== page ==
Uncle Bob's Clean Code does an amazing job of summarising what good quality code is like. I happen to agree with almost all of its contents. So, when I think of your example of a 30 000 LOC manager class, I can't really agree with the "good reason" part. I don't want to sound offensive, but thinking that way will lead to the problem. There is no good reason for having that much code in a single file - it's almost 1000 pages of text! Any benefit of locality (execution speed, or design "simplicity") will immediately be nullified by the developers being completely bogged down trying to navigate that monstrosity, and that's even before we discuss merging, etc.

If you aren't convinced, my best suggestion would be to grab a copy of the above book, and have a look through it. Applying that type of thinking to leads to people voluntarily creating clean, self-explanatory code, which is nicely structured.

• This isn't a flaw I've seen once. I've seen this in several teams, for several projects. I've seen many talented, structured people struggling with this. When under pressure the 300 lines of code limit is not something your producer cares about. Nor the player btw. Sure this is nice and sweet, but devil is in the details. The worst case of a GameManager I've seen so far was around 30.000 lines of code, and I'm pretty sure most of it was here for a very good reason. This is extreme of course, but those things happen in the real world. I'm asking for a way to limit this GameManager-effect. – Laurent Couvidou Apr 16 '12 at 13:24
• @lorancou - I've added quite a bit of extra info to the post, it was a bit too much for a comment, hopefully it gives you a bit more of an idea, even if I can't point you to any concrete architectural examples. – Daniel B Apr 16 '12 at 13:50
• Ah, I didn't read that book so that's definitely a good suggestion. Oh, and I didn't mean that there's a good reason to add code in a thousands-line class. I meant that all the code in that kind of god object does something useful. I probably wrote that a bit too fast ;) – Laurent Couvidou Apr 16 '12 at 14:04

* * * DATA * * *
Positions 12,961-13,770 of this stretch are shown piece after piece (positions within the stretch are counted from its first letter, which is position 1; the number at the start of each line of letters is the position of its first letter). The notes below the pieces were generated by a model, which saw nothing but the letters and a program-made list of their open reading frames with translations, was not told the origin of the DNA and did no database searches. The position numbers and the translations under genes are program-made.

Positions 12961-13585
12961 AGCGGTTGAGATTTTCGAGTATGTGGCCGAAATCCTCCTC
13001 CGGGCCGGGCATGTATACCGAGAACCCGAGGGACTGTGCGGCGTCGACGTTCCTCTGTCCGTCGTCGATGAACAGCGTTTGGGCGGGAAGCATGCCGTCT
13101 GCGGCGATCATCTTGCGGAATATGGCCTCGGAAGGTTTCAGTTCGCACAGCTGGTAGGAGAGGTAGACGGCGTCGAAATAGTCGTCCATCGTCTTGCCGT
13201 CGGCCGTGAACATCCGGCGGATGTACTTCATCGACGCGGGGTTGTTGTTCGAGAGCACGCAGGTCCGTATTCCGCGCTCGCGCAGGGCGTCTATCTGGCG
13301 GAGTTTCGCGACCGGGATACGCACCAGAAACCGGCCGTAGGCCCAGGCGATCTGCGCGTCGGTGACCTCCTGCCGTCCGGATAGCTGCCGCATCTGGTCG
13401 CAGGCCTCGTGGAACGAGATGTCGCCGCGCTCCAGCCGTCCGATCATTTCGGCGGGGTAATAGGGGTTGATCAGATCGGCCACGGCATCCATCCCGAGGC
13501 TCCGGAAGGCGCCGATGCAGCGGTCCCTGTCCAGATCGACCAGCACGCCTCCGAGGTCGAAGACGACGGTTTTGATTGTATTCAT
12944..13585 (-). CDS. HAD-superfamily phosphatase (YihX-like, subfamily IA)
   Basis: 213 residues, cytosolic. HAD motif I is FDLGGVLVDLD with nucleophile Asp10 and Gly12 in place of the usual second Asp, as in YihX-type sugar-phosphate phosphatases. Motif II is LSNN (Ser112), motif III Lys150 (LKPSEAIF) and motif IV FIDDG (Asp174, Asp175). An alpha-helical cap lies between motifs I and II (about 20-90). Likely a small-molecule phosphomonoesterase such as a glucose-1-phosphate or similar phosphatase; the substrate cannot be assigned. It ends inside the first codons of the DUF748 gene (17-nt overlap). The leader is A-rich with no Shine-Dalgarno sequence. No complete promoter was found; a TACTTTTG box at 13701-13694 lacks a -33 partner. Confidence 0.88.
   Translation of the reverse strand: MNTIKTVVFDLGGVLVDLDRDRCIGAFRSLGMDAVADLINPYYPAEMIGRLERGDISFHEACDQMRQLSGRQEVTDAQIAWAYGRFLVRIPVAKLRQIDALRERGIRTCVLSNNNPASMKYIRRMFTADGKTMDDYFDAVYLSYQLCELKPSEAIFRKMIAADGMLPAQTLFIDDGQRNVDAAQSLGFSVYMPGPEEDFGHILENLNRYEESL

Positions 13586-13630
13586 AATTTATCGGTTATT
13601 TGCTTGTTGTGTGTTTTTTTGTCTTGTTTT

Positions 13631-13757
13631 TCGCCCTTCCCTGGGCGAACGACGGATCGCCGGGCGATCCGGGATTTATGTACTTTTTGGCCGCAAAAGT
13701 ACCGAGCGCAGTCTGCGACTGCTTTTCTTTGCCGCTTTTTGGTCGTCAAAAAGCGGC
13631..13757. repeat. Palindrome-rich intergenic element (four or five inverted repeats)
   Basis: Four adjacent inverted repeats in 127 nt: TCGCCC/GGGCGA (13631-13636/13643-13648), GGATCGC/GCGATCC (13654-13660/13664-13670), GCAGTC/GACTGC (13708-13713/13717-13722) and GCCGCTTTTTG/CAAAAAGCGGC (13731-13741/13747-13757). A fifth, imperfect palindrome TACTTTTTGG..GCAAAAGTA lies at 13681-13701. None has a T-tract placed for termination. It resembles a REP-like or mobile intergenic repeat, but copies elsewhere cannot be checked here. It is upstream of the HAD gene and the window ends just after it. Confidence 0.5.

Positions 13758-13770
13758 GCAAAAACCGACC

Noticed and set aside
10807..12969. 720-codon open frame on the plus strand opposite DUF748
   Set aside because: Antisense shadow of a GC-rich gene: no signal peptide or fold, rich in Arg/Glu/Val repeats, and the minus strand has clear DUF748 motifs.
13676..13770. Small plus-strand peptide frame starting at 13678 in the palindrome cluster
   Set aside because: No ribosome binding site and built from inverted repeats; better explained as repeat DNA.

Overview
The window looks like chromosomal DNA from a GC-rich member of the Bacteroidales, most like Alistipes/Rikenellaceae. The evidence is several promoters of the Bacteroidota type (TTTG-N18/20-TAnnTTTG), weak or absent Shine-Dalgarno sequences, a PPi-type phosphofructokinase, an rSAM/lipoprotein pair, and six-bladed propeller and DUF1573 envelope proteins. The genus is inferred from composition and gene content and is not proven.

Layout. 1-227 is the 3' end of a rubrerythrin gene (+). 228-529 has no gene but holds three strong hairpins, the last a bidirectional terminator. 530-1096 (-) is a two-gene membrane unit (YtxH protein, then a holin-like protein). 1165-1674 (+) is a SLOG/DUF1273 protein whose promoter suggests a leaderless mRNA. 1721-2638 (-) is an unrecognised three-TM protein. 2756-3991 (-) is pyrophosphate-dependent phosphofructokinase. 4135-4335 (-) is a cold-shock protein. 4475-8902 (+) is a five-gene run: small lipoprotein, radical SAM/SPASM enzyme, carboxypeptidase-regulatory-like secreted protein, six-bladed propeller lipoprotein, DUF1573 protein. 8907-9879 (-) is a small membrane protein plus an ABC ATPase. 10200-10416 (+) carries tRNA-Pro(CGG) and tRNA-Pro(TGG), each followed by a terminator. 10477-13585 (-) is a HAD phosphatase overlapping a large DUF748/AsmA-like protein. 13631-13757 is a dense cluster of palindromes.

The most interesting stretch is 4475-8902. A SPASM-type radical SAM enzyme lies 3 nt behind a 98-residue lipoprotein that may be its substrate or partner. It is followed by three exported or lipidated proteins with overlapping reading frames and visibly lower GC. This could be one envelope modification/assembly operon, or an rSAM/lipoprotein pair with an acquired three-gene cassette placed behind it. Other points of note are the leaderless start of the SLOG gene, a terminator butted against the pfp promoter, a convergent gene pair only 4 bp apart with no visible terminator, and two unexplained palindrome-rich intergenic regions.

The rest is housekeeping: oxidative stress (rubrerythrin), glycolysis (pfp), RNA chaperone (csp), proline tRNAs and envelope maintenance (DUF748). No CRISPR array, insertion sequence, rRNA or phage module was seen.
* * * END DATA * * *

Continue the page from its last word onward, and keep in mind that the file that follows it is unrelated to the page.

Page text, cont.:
• @lorancou Hehe, that's good... that way lies insanity :) – Daniel B Apr 16 '12 at 14:07
• "The practice of refactoring is really what you are looking for - you need to continuously improve the design of the code in tiny increments.". I think you've got a very strong point there. Mess attracts mess, that's the real reason behind this, so mess has to be fought on the long term. I'm going to accept this answer, but it doesn't mean there's no value in the others! – Laurent Couvidou Apr 18 '12 at 19:18

This is not really an issue with game programming, but with programming in general.

all the source code is actually here to manage the game.

This is why you should frown at any Object Oriented coder that'll suggest classes with "Manager" in the name. To be fair, I think it's virtually impossible to avoid "semigod" objects in game, but we just call them "system".

Any software tends to get dirty when the deadline is near. That's part of the job. And there is nothing inherently wrong with "duct type programming", particularly when you must ship your product in a few hours. You can't get rid of this problem totally, you can just reduce it.

Though obviously, if you're tempted to put things in the GameManager, it means that you don't have a very healthy code base. There could be two problem :

• Your code is too complex. Too many patterns, premature optimisation, nobody understands the flow anymore. Try to use more TDD when developing if you can, for it's a very good solution to fight complexity.

• Your code is not well structured. You're (ab)using globals variable, the classes are not loosely coupled, there is no interface whatsoever, no event system, and so on.

If the code seems fine, you'll juste have to remember, for each project, "what went wrong" and avoid it next time.

Finally, it could also be a team management issue : was there enough time ? Did everybody know about the architecture you were going for ? Who the hell allowed a commit with a class with the word "Manager" in it ?

• There's nothing wrong with duct tape programming, I give you that. But I'm pretty sure -Manager classes are all around in game engines, at least I've seen them a lot. They're useful as long as they don't grow too big... What's wrong with a SceneManager or a NetworkManager? I don't see why we should prevent them, or how replacing -Manager by -System helps. I'm looking for suggestions for a replacement architecture for what usually goes into a GameManager, something less code-bloat-prone. – Laurent Couvidou Apr 16 '12 at 9:31